Africa and the West: Converging Views

Board Editorial
14,00€

Africa and the West: Converging Views

n°52 Third Quarter 2014

Africa has always held a particular place in Europe’s imagination – and this is truly mutual, especially after the time of decolonization. Enthusiastic views converge – from the...

Magazine content

Baverez Nicolas
2,00€

AFRICA’S BOOM YEARS

For almost half a century, the undertakings made when the African States gained independence came to nothing. It became apparent that national unity and sovereignty were merely masks, which concealed flourishing dictatorship and corruption in a situation of under-development and poverty and the curse of the raw materials that kept the leaders wealthy against the background of the grinding poverty of the peoples. Having made a bad start, Africa ended by being relegated to the margins of the world and was regarded as lost as far as democracy and development were concerned. Since the early years...

Robert Anne-Cécile
2,00€

TOWARDS UNIVERSALISING THE UNIVERSAL

Africa is in fashion. Its growth rates (sometimes in double figures), its emerging markets and its resources are making it unprecedentedly attractive in the context of globalisation. Many leaders, experts and observers are even suggesting that it could become mission territory for “Francophonie” because of its hundreds of millions of French-speakers.•[1] So the ideal synthesis has been identified: long live economic Francophonie! The movement is gathering speed: relations are multiplying; miles and miles of pages are covered in print; there are too many moving...

Chantebout Bernard
2,00€

ON THE INVENTION OF THE CONCEPT OF THE “THIRD WORLD”

In 1966, I had published an essay on the third world which received a “mixed” reception. Economists such as Daniel Cohen or editorial writers such as Alain-Gérard Slama gave it the thumbs-up, but others, known as “third-worldists”, criticised me for it, sometimes in extremely sharp and even offensive terms.•[1] I was not surprised by their reaction because I was announcing the imminent disappearance of the concept of the third world. Three years later, in 1969, my publisher was keen to publish a second edition of my book, believing that all that would...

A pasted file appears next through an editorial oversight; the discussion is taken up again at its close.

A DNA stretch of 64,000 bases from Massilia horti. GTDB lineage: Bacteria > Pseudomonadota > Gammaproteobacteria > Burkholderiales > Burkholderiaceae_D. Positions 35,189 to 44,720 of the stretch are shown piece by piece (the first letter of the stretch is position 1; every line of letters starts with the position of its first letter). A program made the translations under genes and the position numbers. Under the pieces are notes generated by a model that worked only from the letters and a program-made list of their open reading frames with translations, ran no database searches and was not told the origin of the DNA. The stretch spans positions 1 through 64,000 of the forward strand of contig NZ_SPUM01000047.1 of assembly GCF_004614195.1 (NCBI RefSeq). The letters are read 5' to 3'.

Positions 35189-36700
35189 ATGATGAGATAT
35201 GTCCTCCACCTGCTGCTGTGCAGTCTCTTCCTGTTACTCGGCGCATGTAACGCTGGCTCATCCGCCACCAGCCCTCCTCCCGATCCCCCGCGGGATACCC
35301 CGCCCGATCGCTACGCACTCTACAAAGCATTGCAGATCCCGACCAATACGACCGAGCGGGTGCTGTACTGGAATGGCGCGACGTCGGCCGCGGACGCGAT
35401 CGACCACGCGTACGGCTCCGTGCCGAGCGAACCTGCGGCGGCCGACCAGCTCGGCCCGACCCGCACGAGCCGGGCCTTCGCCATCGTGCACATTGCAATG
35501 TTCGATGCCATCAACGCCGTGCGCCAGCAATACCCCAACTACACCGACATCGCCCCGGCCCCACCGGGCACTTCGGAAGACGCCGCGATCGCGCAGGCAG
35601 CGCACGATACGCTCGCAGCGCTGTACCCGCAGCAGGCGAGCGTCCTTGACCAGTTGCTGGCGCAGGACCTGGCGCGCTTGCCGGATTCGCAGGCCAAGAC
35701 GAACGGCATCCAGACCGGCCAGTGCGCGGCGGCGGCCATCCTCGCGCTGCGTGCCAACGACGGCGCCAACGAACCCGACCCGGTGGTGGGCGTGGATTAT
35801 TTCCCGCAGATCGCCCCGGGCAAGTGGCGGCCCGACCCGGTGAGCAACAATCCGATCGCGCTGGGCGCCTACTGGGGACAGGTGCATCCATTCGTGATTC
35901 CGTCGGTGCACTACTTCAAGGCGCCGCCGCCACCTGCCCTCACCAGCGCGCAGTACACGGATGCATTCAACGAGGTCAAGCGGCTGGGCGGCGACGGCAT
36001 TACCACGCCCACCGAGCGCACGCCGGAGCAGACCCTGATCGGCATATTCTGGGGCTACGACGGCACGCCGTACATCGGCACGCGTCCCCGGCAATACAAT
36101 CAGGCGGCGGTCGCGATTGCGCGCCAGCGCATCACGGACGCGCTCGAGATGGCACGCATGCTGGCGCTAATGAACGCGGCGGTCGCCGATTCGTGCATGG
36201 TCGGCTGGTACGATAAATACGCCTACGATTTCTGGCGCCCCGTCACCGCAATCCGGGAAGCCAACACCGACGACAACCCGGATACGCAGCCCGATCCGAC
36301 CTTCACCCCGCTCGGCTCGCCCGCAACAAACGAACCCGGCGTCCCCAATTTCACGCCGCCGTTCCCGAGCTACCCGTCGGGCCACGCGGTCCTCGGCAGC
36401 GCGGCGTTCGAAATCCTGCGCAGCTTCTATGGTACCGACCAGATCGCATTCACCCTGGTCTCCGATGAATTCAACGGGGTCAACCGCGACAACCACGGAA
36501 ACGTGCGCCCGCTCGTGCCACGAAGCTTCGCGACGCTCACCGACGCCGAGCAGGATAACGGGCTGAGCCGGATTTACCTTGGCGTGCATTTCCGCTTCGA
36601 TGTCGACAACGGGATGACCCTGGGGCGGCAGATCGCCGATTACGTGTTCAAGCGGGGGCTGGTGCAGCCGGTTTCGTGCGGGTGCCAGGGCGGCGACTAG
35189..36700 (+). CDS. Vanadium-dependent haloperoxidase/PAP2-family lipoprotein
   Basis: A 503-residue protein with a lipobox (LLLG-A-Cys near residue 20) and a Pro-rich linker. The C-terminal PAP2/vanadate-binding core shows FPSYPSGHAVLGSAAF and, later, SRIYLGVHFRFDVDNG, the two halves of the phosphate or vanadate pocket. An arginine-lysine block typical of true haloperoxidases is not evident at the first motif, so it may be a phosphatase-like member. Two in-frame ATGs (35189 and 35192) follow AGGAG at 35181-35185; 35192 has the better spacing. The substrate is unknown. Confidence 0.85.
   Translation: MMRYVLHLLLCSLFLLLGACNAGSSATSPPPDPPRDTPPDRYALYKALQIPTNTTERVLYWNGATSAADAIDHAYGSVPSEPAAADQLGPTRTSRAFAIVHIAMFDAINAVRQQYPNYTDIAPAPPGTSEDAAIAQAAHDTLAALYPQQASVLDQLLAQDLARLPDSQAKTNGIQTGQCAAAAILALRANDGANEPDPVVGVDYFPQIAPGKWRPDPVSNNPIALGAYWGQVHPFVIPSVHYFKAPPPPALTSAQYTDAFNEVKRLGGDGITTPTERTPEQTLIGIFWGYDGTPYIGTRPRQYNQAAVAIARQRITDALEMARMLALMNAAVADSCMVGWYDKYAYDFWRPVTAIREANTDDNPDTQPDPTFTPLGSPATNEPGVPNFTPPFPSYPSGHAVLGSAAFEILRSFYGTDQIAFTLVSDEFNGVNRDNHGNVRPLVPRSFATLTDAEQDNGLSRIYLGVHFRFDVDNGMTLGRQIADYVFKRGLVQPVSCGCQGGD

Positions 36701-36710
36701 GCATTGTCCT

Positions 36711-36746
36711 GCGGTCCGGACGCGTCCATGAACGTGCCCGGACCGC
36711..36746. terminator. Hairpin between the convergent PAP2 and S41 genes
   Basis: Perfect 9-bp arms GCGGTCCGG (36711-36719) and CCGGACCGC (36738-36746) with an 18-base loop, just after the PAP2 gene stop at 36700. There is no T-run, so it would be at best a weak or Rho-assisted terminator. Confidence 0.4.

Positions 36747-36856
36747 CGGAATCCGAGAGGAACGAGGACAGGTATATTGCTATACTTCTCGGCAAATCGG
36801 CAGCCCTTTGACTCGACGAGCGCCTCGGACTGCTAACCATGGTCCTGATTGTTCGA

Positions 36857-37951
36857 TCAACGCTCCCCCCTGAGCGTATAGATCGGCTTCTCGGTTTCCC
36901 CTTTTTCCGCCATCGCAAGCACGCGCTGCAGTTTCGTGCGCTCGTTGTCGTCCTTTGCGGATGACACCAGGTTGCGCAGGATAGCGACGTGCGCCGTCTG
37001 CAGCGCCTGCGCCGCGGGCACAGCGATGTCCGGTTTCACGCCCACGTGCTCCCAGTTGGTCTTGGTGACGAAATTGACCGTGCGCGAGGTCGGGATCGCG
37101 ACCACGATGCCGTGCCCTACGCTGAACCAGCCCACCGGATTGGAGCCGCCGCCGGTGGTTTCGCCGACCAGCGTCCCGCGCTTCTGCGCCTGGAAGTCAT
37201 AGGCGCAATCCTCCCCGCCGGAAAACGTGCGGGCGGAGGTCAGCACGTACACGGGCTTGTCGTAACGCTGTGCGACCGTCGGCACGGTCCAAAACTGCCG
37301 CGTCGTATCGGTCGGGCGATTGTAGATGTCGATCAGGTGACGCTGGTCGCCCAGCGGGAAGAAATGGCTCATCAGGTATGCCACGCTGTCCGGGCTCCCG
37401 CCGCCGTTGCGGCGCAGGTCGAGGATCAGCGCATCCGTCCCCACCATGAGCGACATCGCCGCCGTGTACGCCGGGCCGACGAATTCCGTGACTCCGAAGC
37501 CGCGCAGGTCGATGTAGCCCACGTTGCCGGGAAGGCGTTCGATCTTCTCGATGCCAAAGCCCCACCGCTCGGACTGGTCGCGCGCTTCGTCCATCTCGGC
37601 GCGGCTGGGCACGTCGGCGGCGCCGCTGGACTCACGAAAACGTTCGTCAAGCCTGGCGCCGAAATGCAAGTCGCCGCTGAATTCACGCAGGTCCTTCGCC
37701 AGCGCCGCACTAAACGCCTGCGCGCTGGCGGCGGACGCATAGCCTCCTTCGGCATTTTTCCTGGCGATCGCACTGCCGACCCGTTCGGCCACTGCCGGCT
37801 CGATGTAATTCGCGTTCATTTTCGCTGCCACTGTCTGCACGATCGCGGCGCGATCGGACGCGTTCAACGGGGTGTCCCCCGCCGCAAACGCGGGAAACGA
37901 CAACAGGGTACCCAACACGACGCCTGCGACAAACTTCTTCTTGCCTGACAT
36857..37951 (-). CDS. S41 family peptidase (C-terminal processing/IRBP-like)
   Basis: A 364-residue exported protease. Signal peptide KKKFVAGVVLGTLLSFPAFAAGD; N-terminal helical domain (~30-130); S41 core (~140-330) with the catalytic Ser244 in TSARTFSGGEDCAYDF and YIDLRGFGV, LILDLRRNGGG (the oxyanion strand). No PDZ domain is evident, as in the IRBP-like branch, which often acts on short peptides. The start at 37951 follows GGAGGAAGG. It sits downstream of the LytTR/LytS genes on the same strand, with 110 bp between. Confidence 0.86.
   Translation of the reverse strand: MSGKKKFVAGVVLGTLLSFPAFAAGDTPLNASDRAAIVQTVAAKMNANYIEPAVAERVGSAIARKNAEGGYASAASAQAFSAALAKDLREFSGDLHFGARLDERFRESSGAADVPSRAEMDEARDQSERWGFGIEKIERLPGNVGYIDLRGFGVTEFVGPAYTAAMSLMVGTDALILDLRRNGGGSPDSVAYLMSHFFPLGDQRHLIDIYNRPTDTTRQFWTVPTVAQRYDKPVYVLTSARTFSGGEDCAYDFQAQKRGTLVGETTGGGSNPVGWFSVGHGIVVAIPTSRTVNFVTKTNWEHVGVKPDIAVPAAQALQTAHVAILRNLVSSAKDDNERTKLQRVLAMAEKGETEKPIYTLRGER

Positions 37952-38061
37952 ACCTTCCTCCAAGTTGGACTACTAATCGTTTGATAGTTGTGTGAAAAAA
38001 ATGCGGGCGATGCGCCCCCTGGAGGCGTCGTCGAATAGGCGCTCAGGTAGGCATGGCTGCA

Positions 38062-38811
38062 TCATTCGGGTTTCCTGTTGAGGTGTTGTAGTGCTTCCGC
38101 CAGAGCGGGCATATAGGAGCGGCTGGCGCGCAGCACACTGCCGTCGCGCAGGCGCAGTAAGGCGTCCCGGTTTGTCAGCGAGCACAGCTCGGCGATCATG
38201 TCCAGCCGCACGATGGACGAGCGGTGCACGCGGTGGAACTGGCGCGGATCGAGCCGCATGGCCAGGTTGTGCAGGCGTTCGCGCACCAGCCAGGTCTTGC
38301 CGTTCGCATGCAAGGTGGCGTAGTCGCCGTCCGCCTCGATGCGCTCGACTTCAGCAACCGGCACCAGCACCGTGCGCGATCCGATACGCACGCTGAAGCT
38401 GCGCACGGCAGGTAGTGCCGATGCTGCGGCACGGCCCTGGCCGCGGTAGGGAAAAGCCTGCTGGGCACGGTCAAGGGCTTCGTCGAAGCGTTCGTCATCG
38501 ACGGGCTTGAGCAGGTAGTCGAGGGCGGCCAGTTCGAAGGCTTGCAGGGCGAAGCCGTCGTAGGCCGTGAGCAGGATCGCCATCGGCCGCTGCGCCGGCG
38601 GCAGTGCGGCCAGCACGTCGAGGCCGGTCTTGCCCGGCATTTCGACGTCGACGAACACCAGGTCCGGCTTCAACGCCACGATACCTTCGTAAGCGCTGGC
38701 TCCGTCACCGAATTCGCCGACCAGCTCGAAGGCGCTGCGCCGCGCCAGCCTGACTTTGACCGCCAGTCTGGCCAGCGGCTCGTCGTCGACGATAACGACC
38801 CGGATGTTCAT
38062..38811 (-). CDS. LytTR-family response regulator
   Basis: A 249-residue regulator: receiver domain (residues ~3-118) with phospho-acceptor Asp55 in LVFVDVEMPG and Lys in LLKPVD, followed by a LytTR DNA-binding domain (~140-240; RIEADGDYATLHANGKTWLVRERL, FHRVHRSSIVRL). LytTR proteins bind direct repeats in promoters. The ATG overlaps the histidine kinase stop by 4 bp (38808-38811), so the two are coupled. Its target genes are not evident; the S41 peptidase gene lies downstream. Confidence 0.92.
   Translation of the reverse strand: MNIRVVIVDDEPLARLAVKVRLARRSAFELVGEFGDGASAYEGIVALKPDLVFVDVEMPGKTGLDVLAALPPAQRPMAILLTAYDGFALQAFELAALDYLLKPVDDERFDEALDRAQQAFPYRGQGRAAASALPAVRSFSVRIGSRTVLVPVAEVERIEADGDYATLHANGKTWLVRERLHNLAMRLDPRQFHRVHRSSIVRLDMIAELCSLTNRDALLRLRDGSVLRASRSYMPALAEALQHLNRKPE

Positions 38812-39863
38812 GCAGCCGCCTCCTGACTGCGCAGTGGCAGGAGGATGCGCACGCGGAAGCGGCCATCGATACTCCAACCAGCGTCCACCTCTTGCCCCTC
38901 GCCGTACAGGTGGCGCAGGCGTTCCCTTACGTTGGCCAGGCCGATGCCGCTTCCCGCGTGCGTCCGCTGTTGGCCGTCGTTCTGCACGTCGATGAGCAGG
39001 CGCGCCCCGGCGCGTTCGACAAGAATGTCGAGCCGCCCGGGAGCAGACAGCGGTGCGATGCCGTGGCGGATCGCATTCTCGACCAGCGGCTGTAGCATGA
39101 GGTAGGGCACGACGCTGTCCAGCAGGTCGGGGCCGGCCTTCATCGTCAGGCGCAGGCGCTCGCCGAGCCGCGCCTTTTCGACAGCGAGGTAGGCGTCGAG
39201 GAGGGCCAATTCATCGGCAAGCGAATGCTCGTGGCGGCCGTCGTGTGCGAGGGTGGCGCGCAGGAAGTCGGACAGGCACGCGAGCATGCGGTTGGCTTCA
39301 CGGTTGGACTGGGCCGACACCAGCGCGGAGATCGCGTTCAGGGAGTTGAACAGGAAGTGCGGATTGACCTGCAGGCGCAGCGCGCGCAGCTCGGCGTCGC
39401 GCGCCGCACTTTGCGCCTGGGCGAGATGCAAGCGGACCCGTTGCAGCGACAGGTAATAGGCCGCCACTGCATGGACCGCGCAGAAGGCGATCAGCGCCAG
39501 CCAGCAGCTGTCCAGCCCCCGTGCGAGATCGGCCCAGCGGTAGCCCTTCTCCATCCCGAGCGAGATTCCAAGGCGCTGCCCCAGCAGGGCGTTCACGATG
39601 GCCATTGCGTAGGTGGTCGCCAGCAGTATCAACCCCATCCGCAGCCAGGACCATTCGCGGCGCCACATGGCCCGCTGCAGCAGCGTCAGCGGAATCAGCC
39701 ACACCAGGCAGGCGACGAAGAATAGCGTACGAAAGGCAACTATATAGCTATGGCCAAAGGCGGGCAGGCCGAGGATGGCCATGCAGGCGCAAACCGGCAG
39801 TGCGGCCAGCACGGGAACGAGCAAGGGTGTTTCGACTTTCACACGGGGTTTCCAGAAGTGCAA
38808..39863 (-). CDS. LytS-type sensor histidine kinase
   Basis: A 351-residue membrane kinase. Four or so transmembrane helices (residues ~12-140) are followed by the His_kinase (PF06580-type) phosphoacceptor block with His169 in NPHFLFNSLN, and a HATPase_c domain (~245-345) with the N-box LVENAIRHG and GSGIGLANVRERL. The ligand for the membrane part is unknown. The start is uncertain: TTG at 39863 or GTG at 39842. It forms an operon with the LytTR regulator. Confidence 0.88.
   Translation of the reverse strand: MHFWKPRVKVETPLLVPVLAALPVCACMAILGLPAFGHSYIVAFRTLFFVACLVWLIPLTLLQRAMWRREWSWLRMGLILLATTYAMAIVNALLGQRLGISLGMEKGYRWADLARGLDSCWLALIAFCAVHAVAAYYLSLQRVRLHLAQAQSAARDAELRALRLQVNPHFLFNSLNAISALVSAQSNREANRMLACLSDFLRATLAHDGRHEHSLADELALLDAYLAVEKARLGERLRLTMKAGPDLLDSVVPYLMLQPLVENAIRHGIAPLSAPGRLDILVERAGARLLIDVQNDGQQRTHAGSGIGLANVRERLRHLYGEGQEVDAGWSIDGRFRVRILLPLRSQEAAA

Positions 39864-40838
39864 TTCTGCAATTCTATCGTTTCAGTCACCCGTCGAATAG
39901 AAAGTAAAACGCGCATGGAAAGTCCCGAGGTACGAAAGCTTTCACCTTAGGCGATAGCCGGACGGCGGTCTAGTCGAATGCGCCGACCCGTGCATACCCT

Hodonou Germain
2,00€

AFRICA AND THE WEST IN GLOBALISATION

Globalisation means the worldwide integration of economic, trade and financial activities. No country in the world can escape the resulting dizzying acceleration of exchanges, particularly via Internet. Consequently, the whole world is affected: the 34 countries of the Organisation of Economic Cooperation and Development (OECD)•[1], the 18 countries•[2] of the eurozone, often also members of the OECD, the emerging Asian States and the African countries. Although this huge economic change is of benefit to many, it constitutes a handicap to those without the resources to deal...

Mangeon Anthony
2,00€

AFRICA’S HONOUR

The relationship between Africa and the West both fuels and explains its history. “Africa”, “West” or “East” are all names inherited from Antiquity whose shifts in meaning and reference reveal a number of relational patterns. Although the Greeks called Africa Aethiopia, or “the country of burnt faces”, the Romans called it Lybia, reserving the name of Africa for their province of North Africa instead. Later used to designate the whole continent, the name “Africa” marks the origin of the colonial period in the...